The database from which our cases were identified consisted of all pregnant women in 19 participating institutions who delivered by cesarean with at least one previous cesarean delivery and who reached at least 20 weeks of gestation or delivered an infant of 500 g or more in the current pregnancy, either abdominally or vaginally.5 This database was originally collected to determine and compare success rates of trial of labor and uterine rupture in women with single and with multiple prior cesarean deliveries. Because this was not a randomized trial, the cases and controls identified for this report may be subject to clinical biases, in particular, toward selection of candidates for a trial of labor compared with repeat cesarean delivery.
Among women whose previous cesarean delivery was in a multiple pregnancy, women who underwent a trial of labor were more likely to have had a previous vaginal delivery, either before or after their cesarean delivery, and lower BMIs at delivery than were women who were delivered by elective cesarean delivery. These same criteria also were associated with a higher likelihood of successful vaginal delivery in those women undergoing a trial of labor (Table 3). Likewise, the lower likelihood of neonatal intensive care unit admissions in infants of women attempting a trial of labor after one previous cesarean delivery for multifetal pregnancy, compared with those infants of women attempting a trial of labor after one previous cesarean delivery for a singleton pregnancy (Table 4), is likely related to the higher percentage of previous vaginal deliveries and successful vaginal births after cesarean in the former group (Table 1).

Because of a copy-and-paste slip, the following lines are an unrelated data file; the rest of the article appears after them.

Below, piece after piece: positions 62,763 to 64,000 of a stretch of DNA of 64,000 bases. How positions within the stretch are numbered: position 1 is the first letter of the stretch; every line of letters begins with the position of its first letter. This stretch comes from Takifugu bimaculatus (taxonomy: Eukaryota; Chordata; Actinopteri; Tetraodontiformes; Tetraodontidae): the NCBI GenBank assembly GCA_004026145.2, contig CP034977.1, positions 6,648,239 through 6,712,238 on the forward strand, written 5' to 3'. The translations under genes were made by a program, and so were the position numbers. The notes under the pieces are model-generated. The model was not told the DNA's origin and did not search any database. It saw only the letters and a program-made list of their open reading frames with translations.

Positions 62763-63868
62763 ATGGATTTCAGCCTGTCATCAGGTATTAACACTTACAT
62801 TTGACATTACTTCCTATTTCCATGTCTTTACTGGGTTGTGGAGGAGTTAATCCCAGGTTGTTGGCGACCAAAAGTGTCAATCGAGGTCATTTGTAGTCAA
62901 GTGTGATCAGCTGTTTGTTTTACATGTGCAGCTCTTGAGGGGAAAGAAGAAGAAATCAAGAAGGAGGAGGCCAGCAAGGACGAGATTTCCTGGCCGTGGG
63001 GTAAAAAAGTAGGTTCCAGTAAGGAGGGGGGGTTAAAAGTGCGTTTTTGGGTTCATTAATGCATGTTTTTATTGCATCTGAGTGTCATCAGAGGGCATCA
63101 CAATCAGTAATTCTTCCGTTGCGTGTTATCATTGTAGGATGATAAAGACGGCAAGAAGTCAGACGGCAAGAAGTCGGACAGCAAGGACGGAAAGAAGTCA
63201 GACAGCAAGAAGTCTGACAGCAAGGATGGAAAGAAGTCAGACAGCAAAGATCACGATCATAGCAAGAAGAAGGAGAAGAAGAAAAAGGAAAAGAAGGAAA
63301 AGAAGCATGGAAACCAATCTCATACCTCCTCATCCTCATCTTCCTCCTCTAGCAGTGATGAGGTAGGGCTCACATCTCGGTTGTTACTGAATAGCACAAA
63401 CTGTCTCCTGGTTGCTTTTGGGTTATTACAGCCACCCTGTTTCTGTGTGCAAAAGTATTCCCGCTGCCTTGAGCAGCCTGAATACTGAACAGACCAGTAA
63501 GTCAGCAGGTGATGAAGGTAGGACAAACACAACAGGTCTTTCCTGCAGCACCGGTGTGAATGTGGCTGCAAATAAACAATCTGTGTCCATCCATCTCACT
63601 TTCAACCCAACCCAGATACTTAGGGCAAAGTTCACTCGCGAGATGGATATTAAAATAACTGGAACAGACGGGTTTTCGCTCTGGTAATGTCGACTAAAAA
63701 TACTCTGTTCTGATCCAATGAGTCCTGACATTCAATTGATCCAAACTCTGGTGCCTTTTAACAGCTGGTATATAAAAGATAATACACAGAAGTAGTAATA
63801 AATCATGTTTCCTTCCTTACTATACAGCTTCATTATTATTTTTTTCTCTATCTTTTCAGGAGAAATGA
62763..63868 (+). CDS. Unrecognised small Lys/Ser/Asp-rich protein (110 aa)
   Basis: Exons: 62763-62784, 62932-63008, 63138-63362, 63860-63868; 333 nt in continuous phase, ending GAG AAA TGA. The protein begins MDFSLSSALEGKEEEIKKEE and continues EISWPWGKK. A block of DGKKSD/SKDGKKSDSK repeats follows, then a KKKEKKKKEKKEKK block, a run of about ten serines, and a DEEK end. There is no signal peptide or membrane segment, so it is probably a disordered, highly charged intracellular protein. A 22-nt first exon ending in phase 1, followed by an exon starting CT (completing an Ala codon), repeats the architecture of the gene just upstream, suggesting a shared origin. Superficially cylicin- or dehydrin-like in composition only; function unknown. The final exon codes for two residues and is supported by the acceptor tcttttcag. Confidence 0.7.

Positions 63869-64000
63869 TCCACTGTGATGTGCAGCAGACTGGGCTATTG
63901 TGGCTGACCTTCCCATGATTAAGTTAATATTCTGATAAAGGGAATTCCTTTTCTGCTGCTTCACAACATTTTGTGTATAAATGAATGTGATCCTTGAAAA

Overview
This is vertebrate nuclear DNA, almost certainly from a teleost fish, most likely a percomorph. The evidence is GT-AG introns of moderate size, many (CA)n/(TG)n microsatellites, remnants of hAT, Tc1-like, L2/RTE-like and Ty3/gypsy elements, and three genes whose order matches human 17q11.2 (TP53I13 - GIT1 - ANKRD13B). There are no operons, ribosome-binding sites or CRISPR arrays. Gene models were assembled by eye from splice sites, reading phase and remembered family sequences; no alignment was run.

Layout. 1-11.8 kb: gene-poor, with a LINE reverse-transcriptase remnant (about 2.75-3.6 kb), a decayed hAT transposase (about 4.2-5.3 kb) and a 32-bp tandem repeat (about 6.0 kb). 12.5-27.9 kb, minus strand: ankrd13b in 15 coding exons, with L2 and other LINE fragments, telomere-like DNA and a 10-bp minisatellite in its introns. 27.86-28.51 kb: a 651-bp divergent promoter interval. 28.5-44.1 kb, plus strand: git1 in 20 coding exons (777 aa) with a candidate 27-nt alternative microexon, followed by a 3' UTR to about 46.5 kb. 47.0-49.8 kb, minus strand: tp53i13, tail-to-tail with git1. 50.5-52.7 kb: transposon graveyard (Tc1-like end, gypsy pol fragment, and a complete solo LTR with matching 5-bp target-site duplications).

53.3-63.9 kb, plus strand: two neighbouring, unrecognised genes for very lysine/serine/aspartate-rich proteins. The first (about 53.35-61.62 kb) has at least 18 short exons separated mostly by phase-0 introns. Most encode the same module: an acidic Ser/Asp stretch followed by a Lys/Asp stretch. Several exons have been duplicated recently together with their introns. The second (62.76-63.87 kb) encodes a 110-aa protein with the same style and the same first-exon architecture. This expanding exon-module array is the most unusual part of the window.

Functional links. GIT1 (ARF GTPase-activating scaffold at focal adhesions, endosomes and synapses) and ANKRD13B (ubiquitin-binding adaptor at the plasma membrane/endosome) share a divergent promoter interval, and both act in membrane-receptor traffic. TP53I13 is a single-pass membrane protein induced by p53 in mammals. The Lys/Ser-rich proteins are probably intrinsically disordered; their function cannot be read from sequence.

These data suggest that a trial of labor remains a reasonable consideration for women pregnant with a singleton vertex pregnancy whose one previous cesarean delivery was for a multifetal pregnancy. Outcomes of a trial of labor after a cesarean delivery for a prior multifetal gestation are comparable to trial of labor after a cesarean delivery for a singleton gestation. The increasing rates of multiple pregnancy and cesarean delivery in the United States suggest that these data will be increasingly applicable for patient counseling.
1. Hoyert DL, Mathews TJ, Menacker F, Strobino DM, Guyer B. Annual summary of vital statistics: 2004 [published erratum appears in Pediatrics 2006;117:2338]. Pediatrics 2006;117:168–83.